A rapid literature review of the evidence on interventions supporting parents to participate more in their children’s learning in Tanzania and other similar resource-constrained contexts. What does the evidence say on the results and lessons learned from these interventions, including on the effects of the way the parents participate? Where possible, gender dimensions will be flagged.
In general systematic and rigorous reviews find limited (and little robust) evidence on the effectiveness of interventions to engage parents in their children’s learning in resource-constrained countries – when looking at parental participation in their children’s literacy development and parental engagement with schools. Effects tend to be mixed, with scarce evidence making it hard to come to firm conclusions on findings, including on the effects of the way parents engage in supporting their children’s learning. Reviews report more, and more consistent, evidence showing significant benefits from interventions supporting parental engagement with their children’s early childhood development (ECD). There are recommendations in the literature on the way parents are engaged in ECD interventions. In general the literature tends not to provide gender analysis, presumably because many interventions do not incorporate a gender focus (although some do). This rapid review has found limited evidence on the impact of interventions supporting parent engagement specifically for girls or for children with disabilities in resource constrained countries.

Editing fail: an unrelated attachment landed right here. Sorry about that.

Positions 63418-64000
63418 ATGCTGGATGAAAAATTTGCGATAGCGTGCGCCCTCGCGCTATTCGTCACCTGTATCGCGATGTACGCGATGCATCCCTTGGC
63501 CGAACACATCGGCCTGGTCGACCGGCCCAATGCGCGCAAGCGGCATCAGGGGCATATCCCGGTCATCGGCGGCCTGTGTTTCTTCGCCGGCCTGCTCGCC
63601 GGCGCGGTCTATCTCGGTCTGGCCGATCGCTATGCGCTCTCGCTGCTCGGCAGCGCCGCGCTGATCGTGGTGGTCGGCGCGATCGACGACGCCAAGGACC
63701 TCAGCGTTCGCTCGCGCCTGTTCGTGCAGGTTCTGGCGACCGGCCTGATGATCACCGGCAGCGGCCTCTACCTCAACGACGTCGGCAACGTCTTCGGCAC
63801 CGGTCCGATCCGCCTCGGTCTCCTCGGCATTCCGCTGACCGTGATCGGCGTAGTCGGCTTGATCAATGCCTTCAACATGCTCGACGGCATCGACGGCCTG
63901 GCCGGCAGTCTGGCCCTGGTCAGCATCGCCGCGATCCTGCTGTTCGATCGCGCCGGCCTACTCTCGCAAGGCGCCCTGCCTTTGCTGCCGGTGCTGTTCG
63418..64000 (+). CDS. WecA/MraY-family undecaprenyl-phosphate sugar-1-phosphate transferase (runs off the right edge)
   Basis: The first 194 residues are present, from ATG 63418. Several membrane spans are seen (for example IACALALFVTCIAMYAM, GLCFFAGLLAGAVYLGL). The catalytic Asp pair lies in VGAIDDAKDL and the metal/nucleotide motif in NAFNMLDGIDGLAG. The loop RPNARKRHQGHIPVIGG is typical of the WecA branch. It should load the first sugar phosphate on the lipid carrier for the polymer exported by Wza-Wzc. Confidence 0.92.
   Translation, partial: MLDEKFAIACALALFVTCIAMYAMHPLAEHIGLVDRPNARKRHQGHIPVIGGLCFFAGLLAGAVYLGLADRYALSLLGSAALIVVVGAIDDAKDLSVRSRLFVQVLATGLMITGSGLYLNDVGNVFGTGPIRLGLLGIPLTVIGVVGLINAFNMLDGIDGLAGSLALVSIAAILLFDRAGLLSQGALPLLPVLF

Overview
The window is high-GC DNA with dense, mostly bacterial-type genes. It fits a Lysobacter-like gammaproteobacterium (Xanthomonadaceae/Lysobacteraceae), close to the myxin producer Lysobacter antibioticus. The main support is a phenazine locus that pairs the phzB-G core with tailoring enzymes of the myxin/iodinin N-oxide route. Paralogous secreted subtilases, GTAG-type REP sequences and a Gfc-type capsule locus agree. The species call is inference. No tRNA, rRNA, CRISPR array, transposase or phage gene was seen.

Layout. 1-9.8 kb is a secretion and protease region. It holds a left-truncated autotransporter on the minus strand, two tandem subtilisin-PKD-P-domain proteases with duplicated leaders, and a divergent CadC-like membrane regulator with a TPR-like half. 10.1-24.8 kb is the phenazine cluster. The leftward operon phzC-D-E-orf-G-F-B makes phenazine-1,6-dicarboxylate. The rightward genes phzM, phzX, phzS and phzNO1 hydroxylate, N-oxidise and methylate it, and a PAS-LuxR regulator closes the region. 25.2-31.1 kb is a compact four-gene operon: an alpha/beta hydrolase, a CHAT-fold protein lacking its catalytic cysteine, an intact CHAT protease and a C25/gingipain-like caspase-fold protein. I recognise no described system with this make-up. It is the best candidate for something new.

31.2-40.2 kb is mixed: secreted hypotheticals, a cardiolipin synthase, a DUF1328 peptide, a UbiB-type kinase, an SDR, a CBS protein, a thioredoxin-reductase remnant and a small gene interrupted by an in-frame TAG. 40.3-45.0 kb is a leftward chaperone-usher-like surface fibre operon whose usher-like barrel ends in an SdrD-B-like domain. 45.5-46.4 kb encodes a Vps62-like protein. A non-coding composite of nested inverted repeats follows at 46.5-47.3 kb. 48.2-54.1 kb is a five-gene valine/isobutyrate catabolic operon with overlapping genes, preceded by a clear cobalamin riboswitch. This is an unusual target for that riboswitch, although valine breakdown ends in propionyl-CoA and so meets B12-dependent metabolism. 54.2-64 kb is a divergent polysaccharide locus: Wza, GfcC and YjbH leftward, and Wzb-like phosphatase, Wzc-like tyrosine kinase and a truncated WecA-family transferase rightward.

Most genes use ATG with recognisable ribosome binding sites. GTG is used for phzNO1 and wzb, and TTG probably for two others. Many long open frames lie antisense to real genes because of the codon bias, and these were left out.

This rapid review has looked for evidence from resource constrained contexts and focused on the most recent studies. It has relied primarily on reviews, and particularly on systematic and rigorous reviews where available. The report has also included examples of evidence from individual interventions from Tanzania (primarily) or other resource-constrained contexts to illustrate the type of evidence and findings available. This report includes evidence on adult literacy and skills interventions explicitly designed to support parents to participate in their children’s learning. It does not cover other adult literacy and skills interventions that may have impacted on parents’ engagement with their children’s learning.
It has also not included evidence on interventions that may provide an incentive for parents to send their children to school but without engaging them in their learning (such as cash transfers, merit-based scholarships, reducing user fees, school-feeding and school-based health programmes etc.). It has searched for evidence on interventions supporting parent engagement in the education of girls and children with disabilities.